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Top 5 tips for watersports holidays

17th July 2013 Print
Wind surfing

Gran Canaria is the go-to destination for water sports holidays - often dubbed as the European Hawaii thanks to its ideal surfing conditions – and with activities such as, sailing, paddle surfing, water skiing, deep sea fishing, boating and yachting, your trip can be as jam packed or as laid-back as you like.

So, whether you’re a budding Laird Hamilton or a complete novice, the nautical expert Estación Náutica Gran Canaria offer their top tips to make sure you make the most of your nautical adventure and return safely to dry land!

Protect: Be aware of the sun and protect yourself appropriately. It’s easy to lose track of how long you’re out in the sun, especially with temperatures in Gran Canaria averaging 24 degrees all year round. Current studies show that SPF is most effective when applied approximately 30 minutes prior to exposure to the sun and then reapplied 20-30 minutes following initial exposure.

Communicate: Whatever sport you’re enjoying on the water, make sure that everyone is comfortable with the chosen activity and certified if necessary. Be sure to go at the pace of the least experienced member of your group. Define any hand signals you plan to use ahead of time and check that everyone is familiar with them.

Company: Make sure you have someone with you at all times whether you’re swimming, boating or snorkelling. Make sure that friends or family on shore know which direction your going in and for how long. This will help them know where to look for you if you’re out longer than expected.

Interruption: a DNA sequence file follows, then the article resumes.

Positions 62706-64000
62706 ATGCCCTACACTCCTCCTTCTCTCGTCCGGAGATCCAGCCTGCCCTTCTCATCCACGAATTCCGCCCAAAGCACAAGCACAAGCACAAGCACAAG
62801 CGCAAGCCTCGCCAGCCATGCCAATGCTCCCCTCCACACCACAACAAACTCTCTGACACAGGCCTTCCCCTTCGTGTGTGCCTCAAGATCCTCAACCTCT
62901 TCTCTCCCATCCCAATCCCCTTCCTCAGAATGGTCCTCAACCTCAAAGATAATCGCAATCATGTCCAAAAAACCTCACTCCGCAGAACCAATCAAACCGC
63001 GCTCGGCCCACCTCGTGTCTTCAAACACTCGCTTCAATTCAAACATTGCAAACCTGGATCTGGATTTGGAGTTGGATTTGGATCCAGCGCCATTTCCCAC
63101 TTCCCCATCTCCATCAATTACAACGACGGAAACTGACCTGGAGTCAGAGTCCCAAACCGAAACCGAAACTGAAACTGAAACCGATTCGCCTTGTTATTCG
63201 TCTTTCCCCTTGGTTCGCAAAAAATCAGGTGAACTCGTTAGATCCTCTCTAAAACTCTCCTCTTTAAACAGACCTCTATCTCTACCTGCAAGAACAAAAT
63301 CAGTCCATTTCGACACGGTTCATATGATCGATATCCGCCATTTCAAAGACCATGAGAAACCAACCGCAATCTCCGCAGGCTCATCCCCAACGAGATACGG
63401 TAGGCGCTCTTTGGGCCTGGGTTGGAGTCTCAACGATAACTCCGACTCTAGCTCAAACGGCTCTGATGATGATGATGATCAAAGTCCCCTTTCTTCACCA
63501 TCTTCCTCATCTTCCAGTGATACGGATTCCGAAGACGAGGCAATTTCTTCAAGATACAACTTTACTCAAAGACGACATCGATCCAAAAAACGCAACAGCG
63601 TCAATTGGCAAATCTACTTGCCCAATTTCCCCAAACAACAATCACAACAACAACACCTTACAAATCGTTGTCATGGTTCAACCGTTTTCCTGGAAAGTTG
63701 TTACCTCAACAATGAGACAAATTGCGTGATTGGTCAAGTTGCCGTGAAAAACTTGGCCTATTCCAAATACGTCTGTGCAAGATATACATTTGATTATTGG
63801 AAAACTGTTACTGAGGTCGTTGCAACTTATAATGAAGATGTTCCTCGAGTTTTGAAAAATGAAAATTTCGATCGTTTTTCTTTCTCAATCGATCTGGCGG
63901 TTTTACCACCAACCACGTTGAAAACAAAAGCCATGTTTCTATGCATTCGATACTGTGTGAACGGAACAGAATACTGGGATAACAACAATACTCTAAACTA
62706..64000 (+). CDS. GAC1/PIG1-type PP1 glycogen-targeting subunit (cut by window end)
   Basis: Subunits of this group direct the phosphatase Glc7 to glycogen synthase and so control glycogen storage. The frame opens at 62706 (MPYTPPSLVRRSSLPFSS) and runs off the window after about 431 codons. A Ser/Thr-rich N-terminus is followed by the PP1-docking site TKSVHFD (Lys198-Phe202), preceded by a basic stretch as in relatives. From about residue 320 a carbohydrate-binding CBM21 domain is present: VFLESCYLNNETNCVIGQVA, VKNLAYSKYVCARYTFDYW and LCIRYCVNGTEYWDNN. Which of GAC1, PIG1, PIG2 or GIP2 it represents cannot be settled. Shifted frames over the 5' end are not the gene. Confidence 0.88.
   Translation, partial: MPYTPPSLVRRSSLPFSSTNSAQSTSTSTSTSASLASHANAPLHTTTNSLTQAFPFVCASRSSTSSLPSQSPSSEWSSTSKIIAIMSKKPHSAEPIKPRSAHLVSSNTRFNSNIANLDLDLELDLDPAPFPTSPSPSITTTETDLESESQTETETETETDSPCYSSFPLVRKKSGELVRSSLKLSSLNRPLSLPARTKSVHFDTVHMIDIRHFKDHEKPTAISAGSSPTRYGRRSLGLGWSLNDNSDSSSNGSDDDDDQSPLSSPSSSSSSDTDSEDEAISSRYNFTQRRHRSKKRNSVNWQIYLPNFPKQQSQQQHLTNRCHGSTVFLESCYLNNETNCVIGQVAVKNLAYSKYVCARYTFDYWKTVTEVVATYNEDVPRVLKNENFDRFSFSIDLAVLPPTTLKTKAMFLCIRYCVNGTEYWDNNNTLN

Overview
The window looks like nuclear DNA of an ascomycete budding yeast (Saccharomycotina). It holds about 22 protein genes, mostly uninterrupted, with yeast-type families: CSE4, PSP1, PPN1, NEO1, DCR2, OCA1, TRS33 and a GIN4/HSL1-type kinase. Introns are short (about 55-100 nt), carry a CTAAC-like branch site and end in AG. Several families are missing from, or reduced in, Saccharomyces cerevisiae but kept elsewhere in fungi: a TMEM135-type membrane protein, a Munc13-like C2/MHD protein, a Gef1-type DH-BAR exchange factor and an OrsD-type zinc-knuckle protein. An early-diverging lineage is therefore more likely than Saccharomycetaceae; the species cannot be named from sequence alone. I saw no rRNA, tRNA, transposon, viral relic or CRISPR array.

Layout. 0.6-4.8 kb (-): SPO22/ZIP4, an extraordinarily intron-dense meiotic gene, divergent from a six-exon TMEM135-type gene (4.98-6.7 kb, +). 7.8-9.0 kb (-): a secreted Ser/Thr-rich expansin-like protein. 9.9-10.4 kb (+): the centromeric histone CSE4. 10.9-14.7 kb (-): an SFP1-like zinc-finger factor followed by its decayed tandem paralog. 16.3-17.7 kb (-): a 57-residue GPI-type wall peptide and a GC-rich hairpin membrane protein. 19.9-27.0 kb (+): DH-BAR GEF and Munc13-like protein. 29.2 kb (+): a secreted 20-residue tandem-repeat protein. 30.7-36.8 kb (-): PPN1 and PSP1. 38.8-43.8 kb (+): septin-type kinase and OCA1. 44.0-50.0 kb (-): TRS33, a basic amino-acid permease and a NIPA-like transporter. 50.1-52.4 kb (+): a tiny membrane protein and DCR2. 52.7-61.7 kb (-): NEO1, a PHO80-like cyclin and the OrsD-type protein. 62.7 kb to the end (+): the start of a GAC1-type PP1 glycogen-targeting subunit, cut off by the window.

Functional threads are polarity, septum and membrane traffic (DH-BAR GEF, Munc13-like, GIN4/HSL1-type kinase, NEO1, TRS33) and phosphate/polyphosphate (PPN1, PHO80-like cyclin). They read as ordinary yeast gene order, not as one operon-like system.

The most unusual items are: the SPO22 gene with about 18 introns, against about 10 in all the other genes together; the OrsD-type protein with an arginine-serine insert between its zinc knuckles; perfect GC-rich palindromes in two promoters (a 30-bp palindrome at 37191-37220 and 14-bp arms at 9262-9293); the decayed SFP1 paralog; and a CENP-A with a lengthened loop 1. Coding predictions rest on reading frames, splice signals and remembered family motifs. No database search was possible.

Alcohol: Avoid alcohol when you’re out on the water. Alcohol impairs your judgement, which can be critical in dangerous situations. Impaired boating is every bit as serious and potentially fatal as impaired driving. It’s important to keep in mind that the effects of alcohol are heightened by exposure to heat and sunlight. Studies show that alcohol use is a factor in up to half of all adult and adolescent deaths in recreational water activities.

Children: Children under 16 should be supervised by an adult at all times when on or around the water. Children are generally not as strong swimmers as adults, and perhaps more importantly they are less likely to anticipate dangerous situations. Even if they are just playing on the beach, it’s a good idea for them to wear life jackets in case they wander into the water and get into trouble. Have one or more adults designated as a “spotter” keeping an eye on everyone in the water and give them a whistle or means to quickly call for assistance if necessary.

For more information on watersports activities, visit

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Wind surfing